Of all the exhibitions on the calendar the Edinburgh Coffee Festival – a trade-cum-consumer show now in its third year – held the greatest personal appeal when I first saw it advertised several months ago.

As someone who can’t hold my hand steady over a keyboard unless I’ve had a quadruple, treacle thick, espresso, this was an event I had diaried months in advance and, thankfully, my visit to the Corn Exchange last weekend did not disappoint.

Featuring dozens of exhibitors – all purveying the finest coffee (and tea) available on the market – I was in my element: roasters, brewers, baristas, coffee making equipment suppliers, you name it, they were there.

With a growing interest in the process behind coffee itself – a bit like the whisky and beer industries with their distilling and brewing – the event was also an opportunity for the many hundreds of independent coffeshops and retailers across the city to gather and investigate/experiment with the many and varied suppliers who took space at the exhibition.

What’s more, the exhibition featured highly interactive ‘demonstration’ sessions, which were over-subscribed with people who were interested in hearing about the tasting notes and sensory experience of coffee. It’s quite striking that these kind of events have taken so long to percolate through, if you’ll forgive me, given the craft industry shows that have been forming around alcoholic beverages for quite a number of years.

The Edinburgh Coffee Festival was back for its third year, this time at the Corn Exchange in the city

Martin Dare, Managing Director of Project R Events, which runs the exhibition, said: “We had just over 2,ooo visitors and the feedback has been really positive. There’s a real thirst for knowledge and most of the 20 demonstrations, talks and tastings were packed to capacity. The Edinburgh coffee scene has a reputation for being very friendly and there are good collaborations between the coffee shop owners in the city; we think this vibe also manifests itself at the Festival.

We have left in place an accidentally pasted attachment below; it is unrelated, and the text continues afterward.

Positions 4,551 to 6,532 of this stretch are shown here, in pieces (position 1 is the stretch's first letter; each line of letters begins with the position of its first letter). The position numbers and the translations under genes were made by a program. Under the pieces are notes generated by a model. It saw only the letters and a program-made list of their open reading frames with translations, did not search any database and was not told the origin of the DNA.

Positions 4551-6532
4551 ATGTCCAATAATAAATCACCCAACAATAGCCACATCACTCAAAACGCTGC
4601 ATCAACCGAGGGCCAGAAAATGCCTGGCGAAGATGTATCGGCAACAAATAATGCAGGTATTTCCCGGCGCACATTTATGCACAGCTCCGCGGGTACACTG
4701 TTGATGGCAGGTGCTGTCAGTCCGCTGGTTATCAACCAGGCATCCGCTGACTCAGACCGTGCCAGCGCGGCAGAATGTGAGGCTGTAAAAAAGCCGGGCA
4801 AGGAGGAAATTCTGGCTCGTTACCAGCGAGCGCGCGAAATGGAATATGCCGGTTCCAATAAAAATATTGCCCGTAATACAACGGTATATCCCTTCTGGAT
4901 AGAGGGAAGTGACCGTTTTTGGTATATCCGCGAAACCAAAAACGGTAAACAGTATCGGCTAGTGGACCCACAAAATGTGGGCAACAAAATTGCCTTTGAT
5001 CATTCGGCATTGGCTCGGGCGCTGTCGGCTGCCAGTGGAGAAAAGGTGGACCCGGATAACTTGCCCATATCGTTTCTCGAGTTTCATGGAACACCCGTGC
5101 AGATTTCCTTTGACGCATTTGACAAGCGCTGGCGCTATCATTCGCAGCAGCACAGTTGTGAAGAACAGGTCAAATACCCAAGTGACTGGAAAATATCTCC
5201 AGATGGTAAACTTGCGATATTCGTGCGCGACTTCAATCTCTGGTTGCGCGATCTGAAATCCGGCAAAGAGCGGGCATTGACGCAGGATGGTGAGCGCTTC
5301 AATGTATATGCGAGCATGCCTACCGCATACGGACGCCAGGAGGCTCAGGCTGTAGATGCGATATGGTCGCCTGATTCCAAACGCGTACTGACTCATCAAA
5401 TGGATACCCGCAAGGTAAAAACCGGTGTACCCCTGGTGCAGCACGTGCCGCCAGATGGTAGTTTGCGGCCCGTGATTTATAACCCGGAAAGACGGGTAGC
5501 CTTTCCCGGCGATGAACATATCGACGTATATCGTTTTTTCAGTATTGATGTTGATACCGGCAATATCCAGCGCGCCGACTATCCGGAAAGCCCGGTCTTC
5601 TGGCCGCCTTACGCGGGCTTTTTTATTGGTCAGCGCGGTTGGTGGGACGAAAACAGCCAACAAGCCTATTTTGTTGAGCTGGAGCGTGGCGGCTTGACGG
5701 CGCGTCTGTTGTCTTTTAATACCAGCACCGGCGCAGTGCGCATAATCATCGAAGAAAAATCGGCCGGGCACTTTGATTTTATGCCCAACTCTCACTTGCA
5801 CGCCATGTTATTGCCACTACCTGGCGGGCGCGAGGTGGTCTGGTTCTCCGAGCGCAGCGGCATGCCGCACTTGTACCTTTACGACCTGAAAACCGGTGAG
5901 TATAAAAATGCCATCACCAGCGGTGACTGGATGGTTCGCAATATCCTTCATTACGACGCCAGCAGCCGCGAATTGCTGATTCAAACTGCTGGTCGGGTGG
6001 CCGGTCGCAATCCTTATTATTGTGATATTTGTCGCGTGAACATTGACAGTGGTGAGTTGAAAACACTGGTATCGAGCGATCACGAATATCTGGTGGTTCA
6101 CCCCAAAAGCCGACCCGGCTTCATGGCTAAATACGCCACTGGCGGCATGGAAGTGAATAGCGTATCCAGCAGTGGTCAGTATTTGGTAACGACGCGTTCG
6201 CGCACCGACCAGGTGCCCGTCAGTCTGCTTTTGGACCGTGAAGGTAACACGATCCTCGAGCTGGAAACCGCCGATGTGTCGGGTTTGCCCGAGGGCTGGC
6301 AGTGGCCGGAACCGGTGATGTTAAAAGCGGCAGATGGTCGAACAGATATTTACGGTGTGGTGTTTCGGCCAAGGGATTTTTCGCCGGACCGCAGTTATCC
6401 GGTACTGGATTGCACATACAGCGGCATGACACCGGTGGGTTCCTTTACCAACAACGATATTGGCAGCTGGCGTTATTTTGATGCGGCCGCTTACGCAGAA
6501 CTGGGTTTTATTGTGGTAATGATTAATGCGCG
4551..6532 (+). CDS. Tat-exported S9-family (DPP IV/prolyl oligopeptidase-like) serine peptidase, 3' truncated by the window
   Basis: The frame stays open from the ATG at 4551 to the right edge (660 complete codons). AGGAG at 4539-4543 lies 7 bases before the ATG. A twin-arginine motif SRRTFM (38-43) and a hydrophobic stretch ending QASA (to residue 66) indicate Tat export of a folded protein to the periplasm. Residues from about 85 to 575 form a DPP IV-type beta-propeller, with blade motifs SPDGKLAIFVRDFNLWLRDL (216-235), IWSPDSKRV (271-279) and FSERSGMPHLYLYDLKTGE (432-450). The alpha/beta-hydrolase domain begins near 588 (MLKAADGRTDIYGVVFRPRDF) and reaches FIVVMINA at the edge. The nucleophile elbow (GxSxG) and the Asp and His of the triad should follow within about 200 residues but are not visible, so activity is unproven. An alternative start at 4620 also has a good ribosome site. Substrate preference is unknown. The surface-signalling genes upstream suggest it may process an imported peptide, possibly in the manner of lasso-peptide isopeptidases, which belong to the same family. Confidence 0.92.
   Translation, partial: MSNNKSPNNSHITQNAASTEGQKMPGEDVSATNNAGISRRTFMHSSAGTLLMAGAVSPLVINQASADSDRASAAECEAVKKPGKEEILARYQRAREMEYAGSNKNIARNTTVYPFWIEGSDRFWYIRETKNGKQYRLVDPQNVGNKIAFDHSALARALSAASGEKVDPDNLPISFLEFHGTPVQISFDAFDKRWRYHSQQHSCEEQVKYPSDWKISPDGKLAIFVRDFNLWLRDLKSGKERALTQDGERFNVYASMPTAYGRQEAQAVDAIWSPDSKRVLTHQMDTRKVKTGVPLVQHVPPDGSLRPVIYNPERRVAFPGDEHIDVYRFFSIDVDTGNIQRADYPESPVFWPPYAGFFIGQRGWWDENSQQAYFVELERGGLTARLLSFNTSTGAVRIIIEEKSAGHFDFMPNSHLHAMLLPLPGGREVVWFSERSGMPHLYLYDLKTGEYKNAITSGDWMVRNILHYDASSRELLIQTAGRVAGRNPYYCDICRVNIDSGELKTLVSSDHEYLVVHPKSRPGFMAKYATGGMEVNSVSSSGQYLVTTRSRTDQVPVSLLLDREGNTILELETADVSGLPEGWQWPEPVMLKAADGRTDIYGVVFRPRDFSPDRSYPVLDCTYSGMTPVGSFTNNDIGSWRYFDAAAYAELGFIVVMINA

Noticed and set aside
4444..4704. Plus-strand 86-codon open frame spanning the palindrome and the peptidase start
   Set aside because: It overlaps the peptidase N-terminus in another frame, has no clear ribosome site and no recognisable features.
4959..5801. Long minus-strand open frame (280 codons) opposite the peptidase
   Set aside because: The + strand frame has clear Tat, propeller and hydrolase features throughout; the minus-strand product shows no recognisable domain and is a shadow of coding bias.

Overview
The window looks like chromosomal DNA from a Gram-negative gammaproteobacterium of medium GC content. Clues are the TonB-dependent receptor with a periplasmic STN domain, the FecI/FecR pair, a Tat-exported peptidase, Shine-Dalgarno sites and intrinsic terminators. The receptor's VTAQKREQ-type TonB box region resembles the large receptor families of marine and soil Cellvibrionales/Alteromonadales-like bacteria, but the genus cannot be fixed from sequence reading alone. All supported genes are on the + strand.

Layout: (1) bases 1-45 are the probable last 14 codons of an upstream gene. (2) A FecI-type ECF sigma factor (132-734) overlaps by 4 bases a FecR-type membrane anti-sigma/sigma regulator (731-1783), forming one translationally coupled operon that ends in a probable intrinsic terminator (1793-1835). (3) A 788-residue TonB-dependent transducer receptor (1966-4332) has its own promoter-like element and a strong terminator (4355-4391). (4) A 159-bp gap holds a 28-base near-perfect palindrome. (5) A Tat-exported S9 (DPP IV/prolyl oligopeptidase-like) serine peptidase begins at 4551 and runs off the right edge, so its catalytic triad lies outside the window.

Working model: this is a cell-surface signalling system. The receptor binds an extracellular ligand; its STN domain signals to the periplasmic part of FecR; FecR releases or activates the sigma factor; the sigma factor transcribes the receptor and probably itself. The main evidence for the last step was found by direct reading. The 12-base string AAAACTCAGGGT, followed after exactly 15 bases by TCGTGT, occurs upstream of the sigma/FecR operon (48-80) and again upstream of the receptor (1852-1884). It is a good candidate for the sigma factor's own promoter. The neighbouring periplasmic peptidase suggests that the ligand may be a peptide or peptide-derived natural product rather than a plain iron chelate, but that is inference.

He added: “But also, exhibitors have commented that the event attracted a higher number of coffee industry people this year so there was more business-to-business activity taking place, which is great.”

Dare says there is also “loads of potential” to expand with already some “great prospects” for next year and ideas in development. It would be good to see the festival succeed given it kicked off in 2015 at the Mansfield Traquair in the capital, and shifted to Summerhall last year, putting on ever greater numbers for an event that was essentially an idea Dare had when he attended a gardening show, of all things, at the NEC in Birmingham a few years ago.

The exhibition does feel like a blend of trade and consumer and perhaps that’s where the future lies; I can see it succeeding with the ‘experiential’ hungry millenials market, especially with the mid-20s to early 40s young professionals and families market. Given the popularity of the live, interactive sessions at the festival (they genuinely were packed to the gunnels), these elements seem like ones to be built upon for the show in 2018.

I would also look for a greater foodie component to combine with the coffee; there were a couple of cake stands at the show, which I’m sure could add an extra dimension in future, especially for the Bake Off obsessed generation. Outside the venue, a couple of stalls served up artisan hot food (pulled pork, burgers, pasta, halloumi fries etc), which provided much needed lunchtime fare and, I’m sure if the audience grows, the diversity will grow with it.

The Corn Exchange is a good-sized venue with easy access for exhibitors setting up quite heavy equipment, so I can see why it was chosen by the organisers. However, it didn’t quite feel like it reflected the kind of cool vibe which I think the event deserves.

It genuinely is an innovative concept which has the potential to grow in its market and I think it would fit better in a space with a bit more atmosphere and character, which in itself could be a selling point for marketing the next event. That was just a mild criticism of an otherwise really well-organised exhibition which hopefully will be back for another stint in 2018.